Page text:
On the other extreme, a growing number of Yelp reviews are written by consumers who have no intention of being part of a community or even writing more than one review, but rather wish to tell everyone about a (usually bad) experience. More often than not, these one-time rants are centered on a particular service and can be very personal.

The complicated nature of what motivates negative Yelp reviews is what makes responding to them a delicate balancing act. Here are some tips for how to address negative reviews:

1. Have the right attitude when responding.

Let the reviewer know that you appreciate the effort they put in to comment about their experience. Show that you take their comments seriously. Respond to what each person said, instead of offering generic comments in response.

While these ideas seem like common sense, consider the opposite of this approach: a hasty, impersonal, or incomplete response. Think about how such a response would make you feel if you were the person who wrote the review. Do you want your customers feeling that way – and telling others they feel that way?

2. Solicit more information.

If possible, ask questions to clarify their experience so you can better pinpoint what needs to be done to improve your product or service.

3. Focus on getting the reviewer to update the review, not retract the original one.

Given that a lot of reviewers on Yelp are trying to gain stature within the Yelp community, their instinct will be to write as much as they can and make their opinions heard. Trying to get someone to retract a negative review goes against this instinct and probably won’t get you very far. Instead, try to make that instinct work in your favor. Suggest they give your business another try and offer them a meaningful incentive to do so. If you have shown them that you have taken their concerns to heart and made a good faith effort to remedy them, they are much more likely to give your business another chance and update their original review.

For example, a pizza restaurant in the Bay Area sent an email to Yelp reviewers who had rated the restaurant unfavorably and offered them a $25 gift card to return. The offer was accompanied by the following note:

“I am reaching out to you to apologize for the subpar experience you had at Joe’s Pizza*. Since you wrote this review, we have made many positive changes and improvements in our operation. I want to invite you to return to Joe’s Pizza by offering you a $25 gift card. I am confident we will do much better this time. Please give us another chance to put a smile on your face.”

4. Know when to ignore a review.

Sometimes, a negative reviewer is just the type who will never be satisfied, so engaging them will likely lead to an escalation of their ranting rather than a fruitful conversation on how to improve your product or service. In extreme cases, this can result in negative and embarrassing publicity – as seen in the infamous Amy’s Baking Company incident last year – but even if it doesn’t get that far, a war of words takes away time and energy you could better spend elsewhere.

5. Know when NOT to ignore a review.

The option to ignore a negative comment or review is always yours, but be aware that not responding also sends a message to customers. Dave Kerpen, author of “Likeable Social Media”, proposes that sending this message too often can be dangerous – the equivalent of keeping a caller on hold and never responding. Kerpen proposes a middle ground between ignoring customers and getting pulled into a “comment war”: you can also respond very briefly in the public forum (e.g., Yelp), so that everyone sees you didn’t ignore the customer, but invite that customer to contact you to discuss his/her concerns in private.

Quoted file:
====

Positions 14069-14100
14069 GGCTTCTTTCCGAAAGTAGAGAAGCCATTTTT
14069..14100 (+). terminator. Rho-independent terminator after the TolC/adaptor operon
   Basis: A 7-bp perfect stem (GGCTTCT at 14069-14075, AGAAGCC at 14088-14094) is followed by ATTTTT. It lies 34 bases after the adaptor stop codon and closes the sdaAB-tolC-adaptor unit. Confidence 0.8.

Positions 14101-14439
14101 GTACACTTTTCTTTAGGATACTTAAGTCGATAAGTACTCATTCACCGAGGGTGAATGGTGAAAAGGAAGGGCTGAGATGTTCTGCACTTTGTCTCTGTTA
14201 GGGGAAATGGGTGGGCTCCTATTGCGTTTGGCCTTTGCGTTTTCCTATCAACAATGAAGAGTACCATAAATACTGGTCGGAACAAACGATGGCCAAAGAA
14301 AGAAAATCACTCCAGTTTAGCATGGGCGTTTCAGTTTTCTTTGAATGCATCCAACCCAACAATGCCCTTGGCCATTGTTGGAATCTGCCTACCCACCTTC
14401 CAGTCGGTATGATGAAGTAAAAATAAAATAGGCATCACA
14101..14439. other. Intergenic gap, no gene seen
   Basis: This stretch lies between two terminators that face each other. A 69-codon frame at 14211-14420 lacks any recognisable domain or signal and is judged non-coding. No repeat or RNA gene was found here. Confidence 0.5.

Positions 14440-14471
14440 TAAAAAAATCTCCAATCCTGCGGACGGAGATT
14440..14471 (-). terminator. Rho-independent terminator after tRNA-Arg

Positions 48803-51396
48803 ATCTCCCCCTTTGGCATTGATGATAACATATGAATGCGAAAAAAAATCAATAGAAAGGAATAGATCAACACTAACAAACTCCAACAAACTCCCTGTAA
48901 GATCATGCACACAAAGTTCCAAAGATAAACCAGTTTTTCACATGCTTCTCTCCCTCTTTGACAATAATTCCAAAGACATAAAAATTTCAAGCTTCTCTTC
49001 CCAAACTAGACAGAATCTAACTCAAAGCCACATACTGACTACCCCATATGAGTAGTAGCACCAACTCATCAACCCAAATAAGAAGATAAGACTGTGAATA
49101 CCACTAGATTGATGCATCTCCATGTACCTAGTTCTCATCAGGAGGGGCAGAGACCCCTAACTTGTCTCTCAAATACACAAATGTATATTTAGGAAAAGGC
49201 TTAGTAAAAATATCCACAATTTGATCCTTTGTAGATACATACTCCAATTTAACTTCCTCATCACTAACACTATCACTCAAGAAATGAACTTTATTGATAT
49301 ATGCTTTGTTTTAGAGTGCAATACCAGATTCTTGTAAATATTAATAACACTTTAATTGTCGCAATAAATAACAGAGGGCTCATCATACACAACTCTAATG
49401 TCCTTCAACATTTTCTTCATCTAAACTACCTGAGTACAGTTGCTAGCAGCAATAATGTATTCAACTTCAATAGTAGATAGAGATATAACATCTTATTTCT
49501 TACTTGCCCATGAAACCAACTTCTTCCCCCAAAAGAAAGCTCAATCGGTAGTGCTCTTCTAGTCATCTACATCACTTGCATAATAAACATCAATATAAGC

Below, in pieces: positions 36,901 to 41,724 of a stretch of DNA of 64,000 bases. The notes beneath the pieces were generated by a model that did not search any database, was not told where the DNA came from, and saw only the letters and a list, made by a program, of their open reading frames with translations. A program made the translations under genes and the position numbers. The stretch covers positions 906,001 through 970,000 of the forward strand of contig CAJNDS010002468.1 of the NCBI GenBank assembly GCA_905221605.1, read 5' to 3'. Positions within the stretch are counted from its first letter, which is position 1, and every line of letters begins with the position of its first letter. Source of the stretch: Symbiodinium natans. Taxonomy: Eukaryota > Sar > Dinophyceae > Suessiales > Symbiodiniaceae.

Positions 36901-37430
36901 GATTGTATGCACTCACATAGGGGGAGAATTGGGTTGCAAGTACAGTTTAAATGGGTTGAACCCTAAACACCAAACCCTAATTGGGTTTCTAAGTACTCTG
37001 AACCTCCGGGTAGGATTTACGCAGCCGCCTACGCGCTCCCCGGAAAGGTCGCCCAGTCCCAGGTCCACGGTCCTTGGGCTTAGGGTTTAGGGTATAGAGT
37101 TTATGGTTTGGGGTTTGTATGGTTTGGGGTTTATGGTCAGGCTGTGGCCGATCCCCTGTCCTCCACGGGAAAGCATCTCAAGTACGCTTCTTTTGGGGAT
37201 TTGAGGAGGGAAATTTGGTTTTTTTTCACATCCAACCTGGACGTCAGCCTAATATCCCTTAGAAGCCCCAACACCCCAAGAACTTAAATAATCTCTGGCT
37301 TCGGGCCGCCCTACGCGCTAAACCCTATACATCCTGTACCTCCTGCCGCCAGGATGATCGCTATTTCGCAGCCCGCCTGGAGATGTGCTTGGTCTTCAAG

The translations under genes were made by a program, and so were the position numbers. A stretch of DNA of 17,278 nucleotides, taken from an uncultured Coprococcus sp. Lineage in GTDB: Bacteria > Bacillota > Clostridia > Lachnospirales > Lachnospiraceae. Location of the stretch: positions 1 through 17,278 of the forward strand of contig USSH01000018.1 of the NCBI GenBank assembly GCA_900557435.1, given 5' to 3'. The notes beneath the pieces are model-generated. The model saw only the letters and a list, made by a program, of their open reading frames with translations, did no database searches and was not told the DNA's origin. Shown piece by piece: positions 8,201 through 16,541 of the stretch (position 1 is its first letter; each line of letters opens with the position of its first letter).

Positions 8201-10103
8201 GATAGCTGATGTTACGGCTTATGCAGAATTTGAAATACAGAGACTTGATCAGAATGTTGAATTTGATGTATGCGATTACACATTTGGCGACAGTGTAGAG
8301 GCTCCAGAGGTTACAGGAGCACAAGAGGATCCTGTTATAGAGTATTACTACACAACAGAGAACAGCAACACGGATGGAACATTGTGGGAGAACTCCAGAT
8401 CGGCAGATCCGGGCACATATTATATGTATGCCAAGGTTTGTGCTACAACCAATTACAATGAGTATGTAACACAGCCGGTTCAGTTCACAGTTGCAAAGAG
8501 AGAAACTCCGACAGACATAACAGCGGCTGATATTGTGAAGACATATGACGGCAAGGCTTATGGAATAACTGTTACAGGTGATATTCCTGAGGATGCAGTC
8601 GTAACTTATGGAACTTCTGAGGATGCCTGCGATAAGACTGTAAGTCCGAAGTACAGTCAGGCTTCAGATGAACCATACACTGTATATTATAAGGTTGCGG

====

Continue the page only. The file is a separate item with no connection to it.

* – name changed to protect identity

Written by Dr. Ravi Shanmugam  and Dr. Atul Teckchandani

Note: This is the second of a series of posts about the importance of Yelp and other review sites and how entrepreneurs can manage their presence on these sites in a manner that increases their firm’s reputation and sales. It was co-authored with Dr. Ravi Shanmugam, Assistant Professor of Marketing at Santa Clara University and Dr. Atul Teckchandani, Assistant Professor of Management at the Mihaylo College of Business and Economics, California State University, Fullerton.

Yelp Series:

Yelp – The Good

Yelp – The Bad

Yelp – The Ugly

Yelp – The Good

Social media is becoming an increasingly powerful force that business owners – especially small business owners – cannot afford to ignore. There is an increasing body of work suggesting that online mentions and discussions about a particular business can meaningfully affect the business’s revenues. For instance, studies have shown that chatter on Twitter about a movie can effectively predict its box-office revenue and that online activity can predict sales of books.

Arguably, the most important resource for consumers is the online review site Yelp. The popular site allows visitors to view and create reviews for almost any type of business. And Yelp allows anyone to create a listing for your business. Anyone who steps foot through your door, passes by you on the street, or reads your name in the paper can create a business listing. Given how easy it is for others to start posting reviews about a business and the significant economic consequences of these reviews, it is crucial for business owners to embrace Yelp.

Specifically, here are three reasons why Yelp matters:

1. It contains authentic reviews

While as many as one out of every four Yelp reviews are fake, the rest are authentic. In other words, the majority of Yelp reviews are from actual customers who are sharing their actual experience with your product or service. After reading through all the reviews you will be able to decipher what your customers like about your business and what are the areas of improvement. This information is extremely valuable and, best of all, is available to you at no cost or effort. While its most obvious use is to make adjustments that will improve customer satisfaction, it can also be used in other ways. For instance, it can help identify your outstanding employees so that they can be rewarded.